By Bill Rah
Quenum has been behind the decks for 30 years playing the sound he loves, Techno. He has gained the respect of legends such as Derrick May and Robert Hood, played alongside Carl Cox and travelled the world in his storied career. The underrated legend sat down for an exclusive interview with Behind The Decks.
Was your family musical?
There was always music playing in my house. We had parties every weekend. I spent my childhood in Ivory Coast. You could play music as loud as you wanted. My father put the speakers in the garden, for all the neighbors to hear. If they heard there was a party going on, they would just show up. It was like a contest of who had the most powerful sound system. My father was a huge influence. He listened to Caribbean music, salsa, soul, French and Nigerian music. Every weekend he would take me and my brother and would let us pick two records. My family’s love of music had a huge effect on me.
Tell me about the first time you touched a set of decks?
In the early 1980s I got together with some of my friends and we formed a breakdancing crew, we ended up being one of the best and performed all over France. One of my mates had two turntables. He showed me the basics and he let me keep them for a few months. I spent hours practicing and mixing. At the time I started realizing that dancing as a career was just too tough. I started going to clubs to watch the DJ’s. It all came together, and I started getting gigs in clubs.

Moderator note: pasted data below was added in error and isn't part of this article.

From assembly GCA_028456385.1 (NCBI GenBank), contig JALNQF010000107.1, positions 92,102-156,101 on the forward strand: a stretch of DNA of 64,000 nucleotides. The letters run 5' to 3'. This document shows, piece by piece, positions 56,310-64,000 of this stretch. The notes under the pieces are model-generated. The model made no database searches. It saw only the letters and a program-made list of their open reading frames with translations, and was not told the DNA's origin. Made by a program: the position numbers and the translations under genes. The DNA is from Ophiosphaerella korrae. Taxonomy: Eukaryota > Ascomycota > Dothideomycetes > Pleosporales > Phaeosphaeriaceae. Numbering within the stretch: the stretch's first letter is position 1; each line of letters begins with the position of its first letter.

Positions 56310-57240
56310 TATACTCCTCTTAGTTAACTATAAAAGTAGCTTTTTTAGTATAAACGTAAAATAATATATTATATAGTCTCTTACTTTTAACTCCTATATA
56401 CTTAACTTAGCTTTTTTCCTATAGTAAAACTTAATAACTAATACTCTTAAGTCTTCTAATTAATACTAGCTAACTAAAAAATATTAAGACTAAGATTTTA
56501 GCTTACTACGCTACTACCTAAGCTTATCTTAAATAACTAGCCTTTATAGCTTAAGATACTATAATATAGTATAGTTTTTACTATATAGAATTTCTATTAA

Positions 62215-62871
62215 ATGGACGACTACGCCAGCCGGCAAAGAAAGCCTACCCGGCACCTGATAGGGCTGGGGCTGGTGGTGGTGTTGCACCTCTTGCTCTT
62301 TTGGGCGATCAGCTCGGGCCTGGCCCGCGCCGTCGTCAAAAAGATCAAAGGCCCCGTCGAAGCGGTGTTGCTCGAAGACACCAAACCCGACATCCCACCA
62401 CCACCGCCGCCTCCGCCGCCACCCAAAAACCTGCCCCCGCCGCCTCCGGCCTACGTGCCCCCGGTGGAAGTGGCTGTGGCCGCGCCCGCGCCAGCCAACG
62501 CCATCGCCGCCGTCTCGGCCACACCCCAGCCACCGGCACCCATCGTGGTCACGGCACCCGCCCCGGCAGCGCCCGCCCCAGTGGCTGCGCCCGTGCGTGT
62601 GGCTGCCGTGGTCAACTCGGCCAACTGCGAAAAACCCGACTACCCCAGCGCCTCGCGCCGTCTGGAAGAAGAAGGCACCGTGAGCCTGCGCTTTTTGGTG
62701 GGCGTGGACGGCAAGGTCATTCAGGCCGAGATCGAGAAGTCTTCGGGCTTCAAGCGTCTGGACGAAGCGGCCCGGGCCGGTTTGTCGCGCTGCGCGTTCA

How long have you been producing and DJ’ing for?
I started DJing in the 1980s and my career as a producer really took off once I had moved to London, in 1993. I started working in a studio in Brixton, that’s where I met Paulo Nascimento, who would become my partner. We set up Access 58, the band and the label, and established our own music studio in Bethnal Green in 1996.
Tell me about how you first invested yourself in electronic music
It all started for me in the early 1990s, when we went from classic clubs that played all kinds of music, to clubs playing only house music. Once I was in London I started working in studios, first for a promoter who had a studio in Brixton. That’s where I met my future partner, Paulo Nascimento. We spent most of our time smoking joints and eating pasta -the promoter was a great cook. Then Paulo and I decided to get serious and have our own studio in Bethnal Green. From that day onwards I never stopped producing music.